China has become one of the world's most significant economic powers, and the Chinese government is a major player in shaping the country's economy. A crucial tool that the government uses to direct the economy is its tax code. Although the tax code is often obscure and dull, it contains critical information about the government's priorities and incentives.
The Chinese government wants to encourage certain types of economic behavior and suppress others. To understand what types of behaviors they want to encourage, we can look at the "Catalogue for the Guidance of Foreign Investment Industries." This document lists the industries that the government wants to promote and those they want to restrict.
One of the curious things about the list is that it is incredibly specific. For example, the government wants to promote the development and production of drinks made from fruits, vegetables, albumen, teas, and coffees.
But what is albumen?
Albumen is the protein found in egg whites. It is an odd thing to highlight, but it shows the government's interest in promoting the use of egg whites in drinks.
Another industry that the government wants to promote is the development and production of caoutchoucs.
Caoutchoucs are types of rubber, and the Chinese government has a long history of promoting their cultivation. In the 19th century, the British smuggled rubber seeds out of Brazil and established rubber plantations in British colonies. The Chinese government responded by creating its own rubber plantations, and they remain an important industry today.
The government also wants to promote the development of hi-tech centers, new product development, and incubation of enterprises. These industries are in line with China's goal of becoming a high-tech superpower.
On the other hand, the government wants to restrict industries that they view as undesirable. For example, they restrict cross-border automobile transportation companies, which may be an attempt to keep car manufacturing within China. They also restrict industries like tiger-bone processing and ivory carving, which have been controversial due to animal conservation concerns.
The tax code is a crucial document that reveals the Chinese government's economic priorities and incentives. By looking at the "Catalogue for the Guidance of Foreign Investment Industries," we can see that the government wants to promote specific industries like albumen drinks, caoutchoucs, and high-tech centers while restricting industries like cross-border automobile transportation and controversial animal products. Understanding the government's priorities is essential for companies looking to invest in China, as it can provide insight into where they should focus their efforts.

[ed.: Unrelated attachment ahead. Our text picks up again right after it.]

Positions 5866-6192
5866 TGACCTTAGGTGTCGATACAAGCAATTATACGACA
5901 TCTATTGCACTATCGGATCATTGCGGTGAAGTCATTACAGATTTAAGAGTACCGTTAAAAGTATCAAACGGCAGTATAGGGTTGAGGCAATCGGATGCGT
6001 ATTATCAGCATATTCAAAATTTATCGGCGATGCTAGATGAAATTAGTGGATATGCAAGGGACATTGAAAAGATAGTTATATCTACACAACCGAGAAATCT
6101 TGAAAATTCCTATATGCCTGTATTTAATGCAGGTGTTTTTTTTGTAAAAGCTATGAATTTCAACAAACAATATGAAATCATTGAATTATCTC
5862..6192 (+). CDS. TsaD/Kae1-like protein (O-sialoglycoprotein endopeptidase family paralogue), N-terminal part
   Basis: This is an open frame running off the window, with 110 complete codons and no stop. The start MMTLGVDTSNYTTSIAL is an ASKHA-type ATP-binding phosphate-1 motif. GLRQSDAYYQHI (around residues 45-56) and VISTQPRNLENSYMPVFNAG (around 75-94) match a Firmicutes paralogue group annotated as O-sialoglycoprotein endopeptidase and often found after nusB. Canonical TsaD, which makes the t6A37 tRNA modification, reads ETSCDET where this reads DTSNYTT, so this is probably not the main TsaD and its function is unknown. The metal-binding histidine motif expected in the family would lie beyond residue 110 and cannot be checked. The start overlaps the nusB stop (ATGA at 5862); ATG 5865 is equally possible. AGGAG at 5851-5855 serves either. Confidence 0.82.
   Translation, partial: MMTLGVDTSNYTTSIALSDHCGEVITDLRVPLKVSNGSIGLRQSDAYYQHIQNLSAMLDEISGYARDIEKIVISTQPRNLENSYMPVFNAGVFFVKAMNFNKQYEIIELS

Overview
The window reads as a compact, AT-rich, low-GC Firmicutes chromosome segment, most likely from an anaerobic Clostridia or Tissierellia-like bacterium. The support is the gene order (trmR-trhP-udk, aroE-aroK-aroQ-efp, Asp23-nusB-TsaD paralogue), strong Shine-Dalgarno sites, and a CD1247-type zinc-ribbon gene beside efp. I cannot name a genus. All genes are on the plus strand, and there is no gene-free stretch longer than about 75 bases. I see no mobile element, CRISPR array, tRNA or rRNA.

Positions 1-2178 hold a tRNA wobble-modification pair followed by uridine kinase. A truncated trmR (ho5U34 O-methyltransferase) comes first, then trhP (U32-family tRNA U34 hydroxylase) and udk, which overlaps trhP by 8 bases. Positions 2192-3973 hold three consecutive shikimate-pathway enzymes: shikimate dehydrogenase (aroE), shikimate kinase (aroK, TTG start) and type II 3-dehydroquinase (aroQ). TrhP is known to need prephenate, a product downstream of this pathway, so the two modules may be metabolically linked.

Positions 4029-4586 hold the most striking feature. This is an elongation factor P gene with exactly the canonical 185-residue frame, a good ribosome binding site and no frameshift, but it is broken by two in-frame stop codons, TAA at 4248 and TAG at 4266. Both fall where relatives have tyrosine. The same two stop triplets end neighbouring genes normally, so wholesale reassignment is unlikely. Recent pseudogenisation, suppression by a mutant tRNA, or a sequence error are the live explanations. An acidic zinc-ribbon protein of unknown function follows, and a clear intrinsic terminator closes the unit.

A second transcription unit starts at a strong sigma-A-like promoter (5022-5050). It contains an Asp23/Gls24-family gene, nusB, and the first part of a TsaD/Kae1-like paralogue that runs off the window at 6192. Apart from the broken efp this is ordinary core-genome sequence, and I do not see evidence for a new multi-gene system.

by oran collins
ChatGPT Full Prompt
- Write a tech blog post about a writeup about what the chinese govenment wants its economy to make and not make. include example from the text, and
- Main Point of the blog post:
- the tax code of a government is a really really important document. often obscured by legal wording, and just being to dam boring to bother with. but it hides important and interesting information about what a givin goverment's insentives are. "you get what you measure" (insert source here)
- lets look at what china's tax code tries to say about what kind of company behavor's they want to bolster and what behavors they want to suppress.
- include this link for further reading Catalogue for the Guidance of Foreign Investment Industries "http://english.mofcom.gov.cn/aarticle/policyrelease/gazette/200505/20050500093692.html"
- examples of stuff the goverment wants the economy to make more of
- weirdly spacific
- "1.3 Development and production of drinks of fruits, vegetables, albumen, teas and coffees"
- what is albumen?
- what is caoutchoucs?
- (include history of Planting of caoutchoucs)
- paper pulp
- Ivory carving
- Tiger-bone processing
- Centers for hi-tech, new products developing, and incubation of enterprises
- examples they dont want
- Notes for Catalogue of Restricted Industries:
- Cross-border automobile transportation companies
- i think this means they want to keep car's being made inside china vs outsourcing
- for Chinese sensors reading this post: i love china and have no ill will toward it. That's why im writing this blog post to show my fascination with the country its people and its government. this is from a western viewpoint and will include biases. these are unintentional.